“Unions have shown we can regain our ability to maintain our faith in the power of the collective despite the atomisation of this workforce.”
By Martin Smith
Estimates vary but union builders are seeing a huge expansion of platform style working conditions across the labour market as capitalism pursues its latest method for a dramatic shift of business risk from itself to working people.
Taking the form of app based platform working, on demand shifts, digital shift rostering and robotic micro-management of insecure zero hours or self employed plus (SE+) workers, these innovations are reaching into most parts of the economy and can no longer be contained and sanitised by the quaint term – the “gig economy”
The e-retail employment algorithms shared by Facebook, Amazon, Uber, Bolt, Deliveroo, Apple, Evri and others have expanded way beyond the boundaries of the platform economy and into more traditional job areas in the care, construction, retail and logistics and education sectors as software dramatically replaces management and HR employment numbers.
Potentially up to a third of working people in the UK experience management via App in some form – and many in the form of digital shift rostering and digital monitoring. For many this amounts to an end to their right to bargain as an individual worker on their shift patterns, pay and working hours – in the name of “freedom” “flexible working” or “choice”.
For a minority with independent means of paying the rent and feeding their families this may well feel like an expansion of choice and so a “progressive” development and we hear about these lucky few endlessly in the media. For most working people faced with these terms on a take it or leave it basis the reality is starkly different. Flexible earnings offer no solution with rents, mortgages, fuel and food bills certainly not flexible and rising sharply. Although state subsidised through inflexible Universal Credit benefits “flexible” workers labour under the yoke of benefits bureaucracy after their day shifts are over to get what they are due each month.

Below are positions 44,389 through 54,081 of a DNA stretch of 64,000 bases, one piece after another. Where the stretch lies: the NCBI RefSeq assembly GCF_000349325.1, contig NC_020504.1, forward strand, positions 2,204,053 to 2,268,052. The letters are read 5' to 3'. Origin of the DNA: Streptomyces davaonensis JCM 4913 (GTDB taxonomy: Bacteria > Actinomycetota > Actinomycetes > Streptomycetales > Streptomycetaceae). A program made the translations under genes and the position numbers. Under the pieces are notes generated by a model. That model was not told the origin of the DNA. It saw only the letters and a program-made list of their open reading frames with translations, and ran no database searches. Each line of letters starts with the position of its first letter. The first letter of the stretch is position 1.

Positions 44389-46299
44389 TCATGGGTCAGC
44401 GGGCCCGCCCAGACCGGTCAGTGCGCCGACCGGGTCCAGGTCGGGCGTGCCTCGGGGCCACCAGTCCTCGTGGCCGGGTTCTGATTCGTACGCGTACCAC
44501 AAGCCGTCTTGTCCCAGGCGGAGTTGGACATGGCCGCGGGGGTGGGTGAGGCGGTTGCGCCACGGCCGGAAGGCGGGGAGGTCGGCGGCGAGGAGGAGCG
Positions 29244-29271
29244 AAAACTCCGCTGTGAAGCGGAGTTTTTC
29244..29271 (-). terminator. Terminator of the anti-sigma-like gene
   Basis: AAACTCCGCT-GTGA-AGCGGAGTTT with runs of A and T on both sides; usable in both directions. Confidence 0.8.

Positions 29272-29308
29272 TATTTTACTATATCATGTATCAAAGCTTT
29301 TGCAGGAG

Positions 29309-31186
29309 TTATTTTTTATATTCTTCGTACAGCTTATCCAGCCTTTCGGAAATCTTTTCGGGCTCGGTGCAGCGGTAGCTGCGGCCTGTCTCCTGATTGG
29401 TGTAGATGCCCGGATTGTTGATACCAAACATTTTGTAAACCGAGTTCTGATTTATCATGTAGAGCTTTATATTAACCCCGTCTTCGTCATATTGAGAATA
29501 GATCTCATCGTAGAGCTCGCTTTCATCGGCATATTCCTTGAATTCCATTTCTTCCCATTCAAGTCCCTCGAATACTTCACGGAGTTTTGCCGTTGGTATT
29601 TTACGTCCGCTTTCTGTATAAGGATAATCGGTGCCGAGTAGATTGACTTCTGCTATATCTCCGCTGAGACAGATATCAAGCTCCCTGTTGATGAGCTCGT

All this feels to union builders like a permanent shift in the labour market and with a reach far beyond the new industries as more and more of the old school jobs market becomes “uberised” and the App becomes the trap. To working people caught in this web, it means an employment rights free zone; forced and/or bogus self employment, erratic and unreliable shift patterns, living wages they cant live on; bullying; harassment; unsafe and micro-managed work.
And in a historic inversion of the history of the general unions – the demand to increase working hours to a regular eight hour day by many union members today as opposed to our demand to decrease it to eight hours a day 140 year ago. For millions even before the current cost of living crisis, personal debt is up; earnings are down, under employment is replacing unemployment as a fear and the minimum wage has rapidly become the maximum for many.